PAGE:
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Indonesia’s Edwin wins Swiss Locarno film festival

Indonesian director Edwin on Saturday won the Golden Leopard for the best picture at Switzerland's Locarno Film Festival with "Vengeance Is Mine, All Others Pay Cash", a homage to 1980s Asian all-action movies.

Indonesia's Edwin wins Swiss Locarno film festival
Edwin, Director, Seperti Dendam. Rindu Harus dibayar Tunas, Concorso Internazionale, at the 74 Locarno Film Festival, Locarno, Sunday, 8th August 2021. Photo: Locarno Film Festival / Ti-Press

The feature paints a humorous portrait of a violent young man who falls for a woman after fighting her.

Edwin, who uses a single name, had already returned to Jakarta before the awards ceremony but the organisers put out a video in which he said the Golden Leopard was “happiness… it’s a nice support and it motivates.

“We need this energy in this not so easy time.”

Indonesian cinema was still young, he said, as was most of the cinema in the region.

“I feel connected with the whole southeast Asian region because we are facing more or less the same spirit and also at the same time facing the same problem: you know we have censorship, we have violence here and there.

“We are very excited with the growth of our cinema,” he added.

To close the 74th Locarno festival a lifetime achievement award was made to Italian director Dario Argento, including for his leading role in Gaspar Noe’s Vortex about an elderly couple coping with Alzheimer’s disease.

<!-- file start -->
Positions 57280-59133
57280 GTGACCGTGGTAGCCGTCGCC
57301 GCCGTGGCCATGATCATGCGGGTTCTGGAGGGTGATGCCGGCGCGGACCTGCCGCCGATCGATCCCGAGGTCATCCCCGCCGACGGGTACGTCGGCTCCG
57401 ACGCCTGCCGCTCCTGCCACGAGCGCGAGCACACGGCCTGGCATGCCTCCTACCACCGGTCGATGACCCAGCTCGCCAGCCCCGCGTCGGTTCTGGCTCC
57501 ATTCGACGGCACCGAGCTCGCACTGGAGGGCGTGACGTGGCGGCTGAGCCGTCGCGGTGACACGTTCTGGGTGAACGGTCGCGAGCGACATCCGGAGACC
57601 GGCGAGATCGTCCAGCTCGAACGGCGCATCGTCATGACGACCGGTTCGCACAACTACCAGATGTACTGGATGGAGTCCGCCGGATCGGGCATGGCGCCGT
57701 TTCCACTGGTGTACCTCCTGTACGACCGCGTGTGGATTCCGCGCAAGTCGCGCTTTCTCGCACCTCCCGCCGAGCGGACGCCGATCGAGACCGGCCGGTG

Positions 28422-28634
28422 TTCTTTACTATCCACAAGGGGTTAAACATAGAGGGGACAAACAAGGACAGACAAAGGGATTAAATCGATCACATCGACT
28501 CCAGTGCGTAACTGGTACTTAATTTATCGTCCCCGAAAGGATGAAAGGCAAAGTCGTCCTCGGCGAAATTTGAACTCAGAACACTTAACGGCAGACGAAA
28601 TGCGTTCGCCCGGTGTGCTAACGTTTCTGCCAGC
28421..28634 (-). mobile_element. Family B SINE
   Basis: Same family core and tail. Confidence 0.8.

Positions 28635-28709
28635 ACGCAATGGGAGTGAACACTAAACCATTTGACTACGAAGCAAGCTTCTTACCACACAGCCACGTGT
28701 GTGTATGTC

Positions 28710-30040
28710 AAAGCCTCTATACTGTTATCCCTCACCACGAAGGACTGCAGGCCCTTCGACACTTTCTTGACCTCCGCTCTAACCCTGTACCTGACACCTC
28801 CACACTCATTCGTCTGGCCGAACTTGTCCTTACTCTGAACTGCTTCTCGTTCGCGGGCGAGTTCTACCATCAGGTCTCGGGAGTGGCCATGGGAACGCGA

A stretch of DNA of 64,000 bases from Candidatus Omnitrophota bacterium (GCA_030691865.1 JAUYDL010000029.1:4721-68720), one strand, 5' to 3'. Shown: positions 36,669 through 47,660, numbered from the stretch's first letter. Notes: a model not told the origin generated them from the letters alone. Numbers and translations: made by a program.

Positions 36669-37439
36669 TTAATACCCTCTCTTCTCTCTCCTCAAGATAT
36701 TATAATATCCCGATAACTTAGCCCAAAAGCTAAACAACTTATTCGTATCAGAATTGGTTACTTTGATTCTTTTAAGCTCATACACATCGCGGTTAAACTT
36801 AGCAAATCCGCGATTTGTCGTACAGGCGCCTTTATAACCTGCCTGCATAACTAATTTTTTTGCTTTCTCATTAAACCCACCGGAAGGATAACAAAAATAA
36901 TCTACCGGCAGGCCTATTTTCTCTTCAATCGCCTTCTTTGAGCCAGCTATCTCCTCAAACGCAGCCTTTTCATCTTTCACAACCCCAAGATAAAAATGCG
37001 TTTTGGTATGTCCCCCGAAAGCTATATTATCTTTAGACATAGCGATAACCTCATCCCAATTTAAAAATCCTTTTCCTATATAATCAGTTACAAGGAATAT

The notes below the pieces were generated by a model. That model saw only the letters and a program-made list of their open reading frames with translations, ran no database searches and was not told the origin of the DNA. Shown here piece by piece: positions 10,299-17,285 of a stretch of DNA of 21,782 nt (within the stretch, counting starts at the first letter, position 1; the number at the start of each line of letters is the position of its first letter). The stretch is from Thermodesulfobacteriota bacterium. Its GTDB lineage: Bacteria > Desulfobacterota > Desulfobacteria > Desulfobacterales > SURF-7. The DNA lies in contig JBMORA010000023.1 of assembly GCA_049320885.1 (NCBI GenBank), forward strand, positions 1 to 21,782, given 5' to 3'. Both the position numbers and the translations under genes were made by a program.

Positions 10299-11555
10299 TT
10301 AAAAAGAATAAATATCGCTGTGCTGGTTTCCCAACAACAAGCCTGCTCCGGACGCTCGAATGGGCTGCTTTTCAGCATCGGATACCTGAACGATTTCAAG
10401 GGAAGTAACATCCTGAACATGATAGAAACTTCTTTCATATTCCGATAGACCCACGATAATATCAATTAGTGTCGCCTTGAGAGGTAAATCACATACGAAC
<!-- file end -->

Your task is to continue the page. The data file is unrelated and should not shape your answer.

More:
Founded in 1946, the film festival celebrates art-house films every August in the Italian-speaking city of Locarno in southern Switzerland.

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These are the most (and least) trusted professions in Switzerland

The butcher, the baker, the candlestick-maker don’t figure among the professions the Swiss people find most trustworthy. But these others do.

These are the most (and least) trusted professions in Switzerland

You may think the Swiss trust their bankers more than anyone else in the world. But if you believe that, you are wrong.

A new survey by Moneyland.ch, a Swiss consumer website, found that only 20 percent of study participants find bankers trustworthy.

On the other hand, the most trusted professionals in Switzerland (by 74 percent of respondents) are firefighters, followed by nurses (66 percent), doctors (64 percent), and pilots (63 percent).

An interesting pattern is emerging here: the Swiss put most trust in those who have the control of our lives and health.

Other professionals that are trusted by 50-plus percent of respondents are pharmacists, public transport drivers, police officers, farmers, and cooks — again, those who are responsible, in one way or another, for our health and safety.

The flipside: the least trusted are…

Bankers, as mentioned before, along with financial advisors, are fairly low in the trust ranking, the latter being seen as trustworthy by only 18 percent of study participants.

But they don’t fare as badly as other professionals.

For instance, only 14 percent of respondents trust their politicians, and even fewer put their faith in advertising professionals.

Speaking of faith, merely 22 percent trust members of clergy, which is compatible with data showing that an increasing number of people are no longer attending church.

Some other interesting findings…

Only 12 percent of the population trust Swiss football players (after all, they haven’t yet won any championships). More than that, however, 22 percent, trust journalists.

‘We don’t like France, Germany or Italy’: How linguistic diversity unites Swiss football fans

That is not a lot, but at least we fare better than footballers.

You can see the full study here.

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